Night terrors and memory loss

by Sarah

My husband and son both have a learning disability. They can learn something and go to sleep and the next day it is gone.

memory problems story
I have always thought it had something to do with their sleep. I have tried almost every memory tactic with my son.

But here is another thing I recently found about both of them. They both used to dream when they were real little but both suffered from night terrors.

The night terrors stopped for both of them but after the night terrors stopped for both of them, they don't dream.

My husband thinks that their minds have blocked that somehow to protect their mind from having anymore night terrors. The only time they seem to have dreams is after a loss of someone.

My husband dreamt of his father after his passing and my son just lost his best friend due to the swine flu and he has been dreaming of him.

This is only really the only time they dream. Are their any studies out there about this? And do you think it would help my son to have a sleep study done on him to see if he is sleeping right? If there are no studies done, do you know anyone who could study this?

I really believe if we can do a study of children with learning problems and sleep studies done on them, it may change a lot of people's lives. If you don't know of anyone that does studies, do you know someone I can contact to try to get a study done? Thank you.

Doug's Reply: There is no question that dysfunctional sleep patterns can
interfere with consolidation of new memories. For that reason alone, I think you should consider having sleep studies done on your husband and son.

I am skeptical that they do not dream. Maybe they simply don't remember their dreams - many people don't. As this article mentions:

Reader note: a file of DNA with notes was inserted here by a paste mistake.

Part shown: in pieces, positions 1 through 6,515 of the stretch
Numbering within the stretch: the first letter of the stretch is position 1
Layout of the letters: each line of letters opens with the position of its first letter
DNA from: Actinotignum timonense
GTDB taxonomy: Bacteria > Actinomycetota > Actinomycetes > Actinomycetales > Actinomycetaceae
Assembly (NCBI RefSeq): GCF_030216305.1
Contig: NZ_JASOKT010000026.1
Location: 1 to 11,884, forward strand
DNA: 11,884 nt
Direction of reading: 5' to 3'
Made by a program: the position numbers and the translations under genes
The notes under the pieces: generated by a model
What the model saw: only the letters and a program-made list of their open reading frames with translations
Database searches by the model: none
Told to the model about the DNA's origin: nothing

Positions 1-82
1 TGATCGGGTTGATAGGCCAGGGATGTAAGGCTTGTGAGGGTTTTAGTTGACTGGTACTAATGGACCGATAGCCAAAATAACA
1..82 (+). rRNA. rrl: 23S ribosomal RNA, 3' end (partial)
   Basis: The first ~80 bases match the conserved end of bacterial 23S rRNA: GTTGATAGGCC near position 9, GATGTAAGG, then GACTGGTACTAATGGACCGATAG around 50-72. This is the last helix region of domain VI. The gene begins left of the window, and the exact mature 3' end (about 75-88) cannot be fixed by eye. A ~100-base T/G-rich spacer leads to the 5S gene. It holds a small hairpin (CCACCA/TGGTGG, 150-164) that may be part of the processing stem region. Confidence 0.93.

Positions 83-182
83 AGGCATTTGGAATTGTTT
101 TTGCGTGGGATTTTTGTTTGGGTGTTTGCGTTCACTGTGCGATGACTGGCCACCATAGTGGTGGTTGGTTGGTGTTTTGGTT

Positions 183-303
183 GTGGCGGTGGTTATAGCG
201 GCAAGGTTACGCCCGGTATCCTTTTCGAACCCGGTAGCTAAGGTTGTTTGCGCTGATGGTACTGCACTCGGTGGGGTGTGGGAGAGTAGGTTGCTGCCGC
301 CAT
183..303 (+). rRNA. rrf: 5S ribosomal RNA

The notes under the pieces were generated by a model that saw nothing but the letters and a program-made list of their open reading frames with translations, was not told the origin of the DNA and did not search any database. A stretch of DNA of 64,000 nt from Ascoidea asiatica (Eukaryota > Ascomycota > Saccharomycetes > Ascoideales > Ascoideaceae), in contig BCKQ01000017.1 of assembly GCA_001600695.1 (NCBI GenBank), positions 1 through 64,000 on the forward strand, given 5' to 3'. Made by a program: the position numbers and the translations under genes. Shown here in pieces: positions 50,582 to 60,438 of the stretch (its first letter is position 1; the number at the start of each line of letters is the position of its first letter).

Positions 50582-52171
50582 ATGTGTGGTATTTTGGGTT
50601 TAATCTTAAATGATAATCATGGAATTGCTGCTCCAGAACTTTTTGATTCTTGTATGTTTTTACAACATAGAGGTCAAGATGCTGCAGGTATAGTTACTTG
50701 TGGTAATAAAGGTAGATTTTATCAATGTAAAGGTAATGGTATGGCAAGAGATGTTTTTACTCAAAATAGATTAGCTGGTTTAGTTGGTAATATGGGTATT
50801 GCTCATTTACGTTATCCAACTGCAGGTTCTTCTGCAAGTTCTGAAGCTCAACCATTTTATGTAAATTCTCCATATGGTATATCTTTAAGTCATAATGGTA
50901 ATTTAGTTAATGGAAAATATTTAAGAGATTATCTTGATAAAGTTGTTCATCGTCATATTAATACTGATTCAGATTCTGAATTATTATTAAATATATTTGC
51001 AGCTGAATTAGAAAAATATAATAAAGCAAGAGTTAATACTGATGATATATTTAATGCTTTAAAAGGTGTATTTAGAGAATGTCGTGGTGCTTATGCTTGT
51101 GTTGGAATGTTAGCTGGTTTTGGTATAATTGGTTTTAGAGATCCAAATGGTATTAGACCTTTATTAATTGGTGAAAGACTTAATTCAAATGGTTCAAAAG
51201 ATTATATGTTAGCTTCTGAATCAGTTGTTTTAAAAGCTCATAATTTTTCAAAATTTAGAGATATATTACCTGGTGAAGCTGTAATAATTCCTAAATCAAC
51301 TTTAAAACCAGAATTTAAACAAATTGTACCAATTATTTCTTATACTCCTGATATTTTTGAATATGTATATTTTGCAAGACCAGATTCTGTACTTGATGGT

"People equate not remembering their dreams with not dreaming and think they don't fall into a deep sleep. But the study may show they did enter what experts call a dream sleep."

Could be some other kind of underlying sleep disorder going on. If so, a sleep study should shed some light.

As a side note, are day-time naps an option for their situation? You might want to read this article which mentions:

"The body is on a basically 24-hour body clock that winds down once in the afternoon and once in at night.... A daytime nap can boost learning and memory by helping us tune-out interfering information".

I wasn't able to find any studies that specifically link night terrors to memory loss. But that is a fascinating question... you might be able to convince some researcher to study it.

The Mayo Clinic was the first place that popped into my mind. Check out their sleep center webpage here:

Sleep Disorders Center

There is a "Research" paragraph at the bottom along with a Contact Us link at the bottom of the page.

Good luck with this. If you solve it or make any discoveries, please let me know.

This is information only. It is not medical advice, diagnosis, or treatment.

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